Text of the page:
Discrimination is discrimination, regardless of whether it relates to a person’s skin color – ethnic origins – hair color – sexual preferences – any physical or genetic or health issues or abnormalities – age or youth – whether a person is left or right handed or ambidextrous – a person’s religious or other beliefs – a person’s political views – a person’s schooling – their parent’s jobs – their own jobs – their schooling – their interests in sport – or music – or worm farming – or anything else.
One of the greatest pleasures I have been given in this life has been the opportunity to move around my own country, to move around Asia and Europe and Africa, and to meet other people – people of all descriptions. I speak and/or read a number of languages, mostly either my “native tongue” (LMAO – that’s silly – I have several of those!) but others that I have picked up “on the hop”, mixing with other people – or just simply being interested enough to pick up a book or a magazine or an article on the net and being interested enough to try to read what it says, even though the language was initially completely unfamiliar.
I have been privileged to have been accepted into the lives and hearts and homes and families of people from all over.
I do not look to see people’s appearance – their differences or their similarities. I look to see their personalities – their laughter – their interest in the world around them – in animals or music or plants or whatever else comes to mind. If there are differences between us, they add to my experience of life, of living, of the world and everything in it. They enrich my whole being. And they allow me the pleasure of a smile, at night, as I put my head on the pillow and drift off to sleep.
And I have a VERY deep seated resentment of ANYONE who departs from that approach but – instead – engages in practices or conduct calculated to humiliate or denigrate anyone who is “different”. EXTREMELY deep seated, in fact, when the target of their abusive and nasty behavior is a person who is unable to defend and protect him or her self – a child, for instance, like the victim in this story.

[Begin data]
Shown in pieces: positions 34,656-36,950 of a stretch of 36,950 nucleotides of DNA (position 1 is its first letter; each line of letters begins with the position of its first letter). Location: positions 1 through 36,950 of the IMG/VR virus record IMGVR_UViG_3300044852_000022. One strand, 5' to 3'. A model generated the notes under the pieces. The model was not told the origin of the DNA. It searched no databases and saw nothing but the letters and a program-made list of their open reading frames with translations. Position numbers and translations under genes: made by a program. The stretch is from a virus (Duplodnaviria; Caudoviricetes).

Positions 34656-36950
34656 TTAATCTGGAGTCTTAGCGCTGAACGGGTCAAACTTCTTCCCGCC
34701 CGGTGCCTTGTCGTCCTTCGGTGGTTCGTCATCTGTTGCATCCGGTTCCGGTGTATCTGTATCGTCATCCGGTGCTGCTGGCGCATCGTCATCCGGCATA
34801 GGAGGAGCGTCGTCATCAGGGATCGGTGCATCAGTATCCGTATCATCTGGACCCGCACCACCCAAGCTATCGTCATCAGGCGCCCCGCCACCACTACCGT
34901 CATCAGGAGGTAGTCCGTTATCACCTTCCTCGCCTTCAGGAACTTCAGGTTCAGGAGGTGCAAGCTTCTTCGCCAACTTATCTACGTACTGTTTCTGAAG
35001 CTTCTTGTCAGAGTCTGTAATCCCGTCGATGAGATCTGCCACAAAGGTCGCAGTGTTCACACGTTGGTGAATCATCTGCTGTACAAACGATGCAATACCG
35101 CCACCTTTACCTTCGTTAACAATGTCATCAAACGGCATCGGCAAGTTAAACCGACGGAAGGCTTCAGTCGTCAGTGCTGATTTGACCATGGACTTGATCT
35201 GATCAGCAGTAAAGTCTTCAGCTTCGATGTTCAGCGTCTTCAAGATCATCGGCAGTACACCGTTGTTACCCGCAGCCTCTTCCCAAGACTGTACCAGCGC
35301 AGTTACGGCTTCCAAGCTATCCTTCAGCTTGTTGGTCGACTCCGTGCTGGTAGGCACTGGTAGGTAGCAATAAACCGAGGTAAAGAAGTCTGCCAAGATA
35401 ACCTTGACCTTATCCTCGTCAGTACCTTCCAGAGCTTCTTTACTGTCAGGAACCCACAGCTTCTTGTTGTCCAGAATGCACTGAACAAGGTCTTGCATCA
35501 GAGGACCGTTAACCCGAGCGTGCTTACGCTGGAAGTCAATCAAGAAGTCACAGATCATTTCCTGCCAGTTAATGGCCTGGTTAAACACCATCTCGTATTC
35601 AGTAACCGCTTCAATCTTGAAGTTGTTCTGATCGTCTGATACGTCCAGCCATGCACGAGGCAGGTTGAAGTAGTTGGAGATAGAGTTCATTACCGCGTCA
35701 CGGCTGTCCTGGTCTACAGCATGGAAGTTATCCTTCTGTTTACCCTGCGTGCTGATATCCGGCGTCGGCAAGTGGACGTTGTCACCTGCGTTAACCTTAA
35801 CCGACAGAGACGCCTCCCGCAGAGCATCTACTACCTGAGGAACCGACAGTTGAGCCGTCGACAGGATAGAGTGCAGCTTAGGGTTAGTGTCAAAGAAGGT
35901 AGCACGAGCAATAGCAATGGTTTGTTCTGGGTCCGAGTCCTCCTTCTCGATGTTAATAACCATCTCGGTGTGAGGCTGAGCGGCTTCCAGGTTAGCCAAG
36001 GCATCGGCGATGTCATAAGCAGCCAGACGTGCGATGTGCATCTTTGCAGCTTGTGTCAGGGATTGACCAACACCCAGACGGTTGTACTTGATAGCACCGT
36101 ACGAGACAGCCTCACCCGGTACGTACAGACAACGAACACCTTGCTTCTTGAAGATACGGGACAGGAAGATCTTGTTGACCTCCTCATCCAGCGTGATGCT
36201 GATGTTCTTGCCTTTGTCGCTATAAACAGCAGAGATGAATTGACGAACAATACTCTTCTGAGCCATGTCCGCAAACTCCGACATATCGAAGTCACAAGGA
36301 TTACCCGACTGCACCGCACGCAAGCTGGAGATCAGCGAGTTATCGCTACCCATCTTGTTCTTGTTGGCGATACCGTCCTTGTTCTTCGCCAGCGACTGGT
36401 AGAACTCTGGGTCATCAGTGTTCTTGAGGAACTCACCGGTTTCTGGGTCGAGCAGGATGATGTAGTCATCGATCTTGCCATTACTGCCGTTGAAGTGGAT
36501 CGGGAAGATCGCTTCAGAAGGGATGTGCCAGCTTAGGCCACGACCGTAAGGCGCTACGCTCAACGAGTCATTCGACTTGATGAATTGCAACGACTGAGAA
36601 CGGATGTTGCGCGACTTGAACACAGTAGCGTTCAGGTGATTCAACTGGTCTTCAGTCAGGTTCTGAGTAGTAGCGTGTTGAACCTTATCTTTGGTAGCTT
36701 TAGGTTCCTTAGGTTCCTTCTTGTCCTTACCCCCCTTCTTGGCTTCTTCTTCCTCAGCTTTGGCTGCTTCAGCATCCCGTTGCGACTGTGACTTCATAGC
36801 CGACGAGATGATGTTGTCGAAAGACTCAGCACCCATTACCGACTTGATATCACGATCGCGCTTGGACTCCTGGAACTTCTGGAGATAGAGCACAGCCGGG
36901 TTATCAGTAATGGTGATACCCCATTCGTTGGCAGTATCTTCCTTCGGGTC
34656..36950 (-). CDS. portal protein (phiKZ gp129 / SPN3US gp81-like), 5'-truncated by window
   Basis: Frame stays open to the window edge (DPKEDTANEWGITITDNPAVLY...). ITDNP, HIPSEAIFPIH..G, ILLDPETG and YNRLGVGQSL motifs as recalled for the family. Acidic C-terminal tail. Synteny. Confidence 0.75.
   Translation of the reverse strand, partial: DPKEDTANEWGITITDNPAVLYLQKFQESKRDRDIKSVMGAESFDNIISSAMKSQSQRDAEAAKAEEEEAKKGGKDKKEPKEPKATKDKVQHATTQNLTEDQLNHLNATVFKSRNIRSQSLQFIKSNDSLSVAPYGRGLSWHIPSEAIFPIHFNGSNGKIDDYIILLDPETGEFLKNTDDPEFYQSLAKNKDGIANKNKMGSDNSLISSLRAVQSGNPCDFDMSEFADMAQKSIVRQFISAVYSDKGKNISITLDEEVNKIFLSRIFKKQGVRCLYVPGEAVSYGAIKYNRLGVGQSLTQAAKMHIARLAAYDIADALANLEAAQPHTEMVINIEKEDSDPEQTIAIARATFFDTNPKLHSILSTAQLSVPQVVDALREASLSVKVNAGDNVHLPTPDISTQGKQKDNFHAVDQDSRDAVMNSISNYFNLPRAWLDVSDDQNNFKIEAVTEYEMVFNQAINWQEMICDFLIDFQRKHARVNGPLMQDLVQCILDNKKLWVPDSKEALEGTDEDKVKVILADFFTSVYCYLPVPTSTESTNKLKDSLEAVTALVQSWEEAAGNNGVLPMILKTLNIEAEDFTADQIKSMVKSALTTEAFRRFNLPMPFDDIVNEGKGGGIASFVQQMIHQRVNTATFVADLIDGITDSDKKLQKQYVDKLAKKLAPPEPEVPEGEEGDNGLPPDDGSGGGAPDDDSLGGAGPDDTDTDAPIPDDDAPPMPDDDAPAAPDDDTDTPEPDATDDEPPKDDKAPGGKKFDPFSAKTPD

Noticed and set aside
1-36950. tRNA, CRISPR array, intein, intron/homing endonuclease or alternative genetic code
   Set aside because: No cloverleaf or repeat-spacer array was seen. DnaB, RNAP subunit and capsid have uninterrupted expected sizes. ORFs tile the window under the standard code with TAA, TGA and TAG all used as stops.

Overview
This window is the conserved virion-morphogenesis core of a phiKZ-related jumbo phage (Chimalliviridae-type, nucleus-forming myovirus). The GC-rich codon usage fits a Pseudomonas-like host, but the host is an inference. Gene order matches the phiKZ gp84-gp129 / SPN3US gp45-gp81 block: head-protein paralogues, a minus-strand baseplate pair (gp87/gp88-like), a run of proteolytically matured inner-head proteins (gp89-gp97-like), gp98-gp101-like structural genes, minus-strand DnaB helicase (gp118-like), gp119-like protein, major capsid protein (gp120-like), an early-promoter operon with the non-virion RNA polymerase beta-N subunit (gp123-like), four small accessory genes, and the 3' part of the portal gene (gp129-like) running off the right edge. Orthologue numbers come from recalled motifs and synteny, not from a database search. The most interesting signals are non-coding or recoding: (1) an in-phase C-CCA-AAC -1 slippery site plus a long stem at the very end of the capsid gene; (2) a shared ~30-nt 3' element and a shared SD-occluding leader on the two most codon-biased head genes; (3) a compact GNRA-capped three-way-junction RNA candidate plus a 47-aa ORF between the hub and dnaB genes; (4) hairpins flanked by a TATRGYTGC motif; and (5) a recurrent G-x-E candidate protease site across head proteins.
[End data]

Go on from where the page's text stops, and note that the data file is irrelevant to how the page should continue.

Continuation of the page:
It is disgraceful, disgusting and unforgivable for a person to whom the care and education of a child is entrusted to behave in such a despicable fashion – repeatedly, it seems.
There can be no excuse or explanation.
This is “mental cruelty” – this is bullying – this is NOT the behavior of an educator – it not even the behavior of the gutter.
High school English teacher Marilyn Bart has come under fire for singling out a 14-year-old black student with a questionable request.
George C. Marshall High School Student Told To Read Langston Hughes Poem ‘Blacker’
Posted: 03/18/2012 3:42 pm Updated: 03/18/2012 10:16 pm
[If you go to this URL, where this article was posted, you will find a short video clip, in which both Mr Marshall and his mother are interviewed and given the opportunity to put their point of view – he and his mother are both pleasantly spoken and seem somewhat shattered by this experience]
A Virginia high school English teacher is under investigation for allegedly asking the only black student in the class to read a poem in a “blacker” manner.
Jordan Shumate, a ninth-grader at George C. Marshall High School in Falls Church, Va., says he was reading aloud Langston Hughes’ “Ballad of the Landlord” when teacher Marilyn Bart interrupted him.
“She told me, ‘Blacker, Jordan — c’mon, blacker. I thought you were black,'” Shumate told The Washington Post.
When the 14-year-old student declined to continue reading the poem, Bart read it herself to demonstrate what she meant.
“She read the poem like a slave, basically,” Shumate told the Post. When he asked whether she thought all black people speak that way, he was reportedly told to take his seat and reprimanded for speaking out of turn.
The poem was written in 1940 about a black tenant thrown in jail for challenging a landlord.
“It’s very, very unprofessional,” Shumate told WJLA-TV. “It should not happen. She didn’t do it to any other kids. Why did she have to do it to me?”
The student brought the issue to his mother’s attention after the teacher reportedly singled him out again during a lesson about stereotypes. Shumate said Bart asked him to explain why blacks like grape soda and rap music.
Shumate’s mother, Nicole Page, told WAMU that she is “very sad” for her “child’s loss of innocence” through the experience. The teacher had also previously asked the student to rap out a poem by black rapper and actor Tupac Shakur, Page said.
“We’re in 2012 with the first African American president,” Page told WJLA-TV. “In this era how could such a statement be made, particularly by an English teacher?”
Shumate’s claims come after two shocking and racist YouTube videos surfaced in Florida last month that feature white teen girls making disparaging statements against black students.
At least one of the incidents forced the video’s creators to apologize and leave their Gainesville, Fla., high school.